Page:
Lincoln's First Amendment Record

federal phoenix

In this 1864 cartoon, Lincoln is mockingly portrayed as a “Federal Phoenix” rising up from the ashes of burnt logs “United States Constitution,” “Commerce,” “Free Press,” “States Rights,” “Credit” and “Habeas Corpus.”

By Eve Errickson

Visitors to the Cottage last summer may have been surprised by the presence of Mr. Quick — a resident of the Armed Forces Retirement Home — on the grounds, distributing flyers that voice his protest of practices at the Home. While President Lincoln’s Cottage is a historic site of the National Trust for Historic Preservation and has separate management from the Armed Forces Retirement Home, we recognize his First Amendment rights to present his views peacefully on the grounds of the Cottage. As the First Amendment declares: “Congress shall make no law . . . abridging the freedom of speech, or of the press or of the right to peaceably assemble, and to petition the Government for a redress of grievances.”

Mr. Quick’s exercise of his rights inspired our staff to take a fresh look at the legal debate over President Lincoln’s actions to suppress the free speech of journalists and other private citizens who objected to the Civil War. His actions brought to light a complex intersection of laws which include the First Amendment and due process issues. In 1861, mob violence throughout the Union forced the closure of newspapers that published editorials opposing war between the states and targeted the writers themselves for public humiliations. In response, Lincoln focused exclusively on quick, regional stabilization — “without ruinous waste of time.”[i] The Union Army confiscated, monitored and censored communications sent via the mail and wire, including newspapers. Journalists and newspaper owners who persisted after government suppression were arrested and held without warrants or due process of law.

The suspension of the writ of habeas corpus in April 1861 was initially directed at quelling unrest in Maryland. In February 1862, Lincoln ordered the release of political and state prisoners once “The line between loyalty and disloyalty [was] plainly defined,” only to suspend the writ again and extended throughout the Union in 1862. Congress confirmed the suspension, after the fact, through passage of the Habeas Corpus Act in 1863.[ii] Prison records reflect that as many as 4,000 civilians were imprisoned as part of efforts to suppress anti-war sentiment—including politicians, foreign nationals, and diplomats. According to historian Mark Neely, Jr.:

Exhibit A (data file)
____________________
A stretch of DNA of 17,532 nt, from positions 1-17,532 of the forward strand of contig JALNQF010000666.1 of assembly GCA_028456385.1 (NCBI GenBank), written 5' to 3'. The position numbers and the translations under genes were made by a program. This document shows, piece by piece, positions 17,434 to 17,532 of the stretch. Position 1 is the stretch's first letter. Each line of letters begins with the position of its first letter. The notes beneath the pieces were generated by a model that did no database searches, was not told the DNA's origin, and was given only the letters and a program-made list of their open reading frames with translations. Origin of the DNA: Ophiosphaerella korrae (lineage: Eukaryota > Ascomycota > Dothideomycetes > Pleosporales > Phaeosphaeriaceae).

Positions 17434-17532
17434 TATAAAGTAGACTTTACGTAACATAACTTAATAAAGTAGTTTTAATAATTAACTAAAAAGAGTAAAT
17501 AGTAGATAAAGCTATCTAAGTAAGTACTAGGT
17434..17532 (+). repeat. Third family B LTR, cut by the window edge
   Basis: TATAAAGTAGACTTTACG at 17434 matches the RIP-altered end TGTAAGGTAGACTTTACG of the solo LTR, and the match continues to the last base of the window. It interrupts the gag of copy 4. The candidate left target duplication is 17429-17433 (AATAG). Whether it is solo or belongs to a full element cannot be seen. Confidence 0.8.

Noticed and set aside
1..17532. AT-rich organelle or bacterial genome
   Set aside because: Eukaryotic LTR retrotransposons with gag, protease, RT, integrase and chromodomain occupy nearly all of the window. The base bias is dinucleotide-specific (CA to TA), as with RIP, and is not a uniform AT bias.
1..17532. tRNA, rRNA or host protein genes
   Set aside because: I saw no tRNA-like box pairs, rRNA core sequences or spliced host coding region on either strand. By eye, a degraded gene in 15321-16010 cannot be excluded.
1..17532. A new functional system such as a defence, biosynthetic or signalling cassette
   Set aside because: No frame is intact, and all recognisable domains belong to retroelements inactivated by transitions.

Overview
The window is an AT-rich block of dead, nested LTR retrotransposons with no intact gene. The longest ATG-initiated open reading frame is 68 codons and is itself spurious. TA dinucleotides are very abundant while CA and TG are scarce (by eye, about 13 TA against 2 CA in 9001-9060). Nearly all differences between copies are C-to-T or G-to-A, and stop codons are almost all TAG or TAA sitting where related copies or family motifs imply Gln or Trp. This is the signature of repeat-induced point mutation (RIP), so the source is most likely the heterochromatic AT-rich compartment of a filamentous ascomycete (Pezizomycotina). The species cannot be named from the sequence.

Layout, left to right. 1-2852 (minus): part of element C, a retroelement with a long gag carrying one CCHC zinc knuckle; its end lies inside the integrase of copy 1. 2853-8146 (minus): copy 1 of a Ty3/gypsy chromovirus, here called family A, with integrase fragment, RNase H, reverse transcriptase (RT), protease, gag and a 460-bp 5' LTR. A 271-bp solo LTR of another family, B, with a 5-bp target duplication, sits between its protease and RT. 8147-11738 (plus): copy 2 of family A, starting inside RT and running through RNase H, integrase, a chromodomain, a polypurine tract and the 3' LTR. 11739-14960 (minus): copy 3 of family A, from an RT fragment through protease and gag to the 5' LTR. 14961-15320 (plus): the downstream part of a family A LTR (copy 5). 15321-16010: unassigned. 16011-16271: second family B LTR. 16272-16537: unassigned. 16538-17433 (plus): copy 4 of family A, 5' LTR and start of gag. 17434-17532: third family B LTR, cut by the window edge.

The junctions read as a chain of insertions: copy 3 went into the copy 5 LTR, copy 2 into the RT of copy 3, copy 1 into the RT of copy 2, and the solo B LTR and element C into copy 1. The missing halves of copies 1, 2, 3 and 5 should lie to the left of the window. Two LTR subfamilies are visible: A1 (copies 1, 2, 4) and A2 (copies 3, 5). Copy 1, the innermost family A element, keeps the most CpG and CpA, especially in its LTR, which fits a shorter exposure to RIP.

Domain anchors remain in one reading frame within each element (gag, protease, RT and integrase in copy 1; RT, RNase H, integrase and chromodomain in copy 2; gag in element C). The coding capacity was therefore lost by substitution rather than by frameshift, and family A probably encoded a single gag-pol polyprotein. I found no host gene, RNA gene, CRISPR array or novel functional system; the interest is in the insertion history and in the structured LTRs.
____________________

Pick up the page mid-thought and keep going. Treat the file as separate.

The government thus unleashed every dogberry across the nation to make loosely defined arrests whose victims had no remedy to appeal to judges for writs of habeas corpus and might be essentially tried by court martial.[iii]

The intersection of the war and the suppression of free speech have invoked a wide variety of interpretations. As historian Akhil Reed Amar has observed, Lincoln focused on the preservation of the Union. For Lincoln, the Constitution was an expression of statehood, rather than an expression of individual rights, and saw no contradiction in trying to preserve a democratic union by force: “Continue to execute all the express provisions of our national Constitution, and the Union will endure forever” he said in his first inaugural address. [iv]  Others cite the absence of legal precedent and the importance of public safety—in essence, Lincoln believed that his actions were necessary to minimize the rebellion, even at the cost of essential American civil liberties and innocent lives.[v] Whether or not his understanding of Constitutional issues was grounded in good faith or indifference to civil rights is a continuing and robust debate among lawyers and historians alike.

Continue the article HERE.
Ms. Errickson is an attorney and Director of Contracts at the National Trust For Historic Preservation.

[i] A Lincoln “Letter to Erastus Corning and Others” June 12, 1863,

[ii] Mark Neely Jr., The Fate of Liberty: Abraham Lincoln and Civil Liberties (New York: Oxford University Press, 1991) p. 69.

[iii] Mark Neely Jr., Abraham Lincoln and the Promise of America: The Last Best Hope of Earth (Cambridge, Massachusetts: Harvard University Press, 1993) p. 126.

[iv] Akhil Reed Amar, “Abraham Lincoln and the American Union” Yale Faculty Scholarship Series, Paper 854, (2001), p. 111 citing Lincoln’s First Inaugural Address.

[v] Dean Sprague, Freedom Under Lincoln (Boston: Houghton Mifflin, 1965) p. 302; Thomas J. DiLorenzo, The Real Lincoln: A New Look at Abraham Lincoln, his agenda and an unnecessary war (New York: Three Rivers Press, 2002) p. 159.

Share this: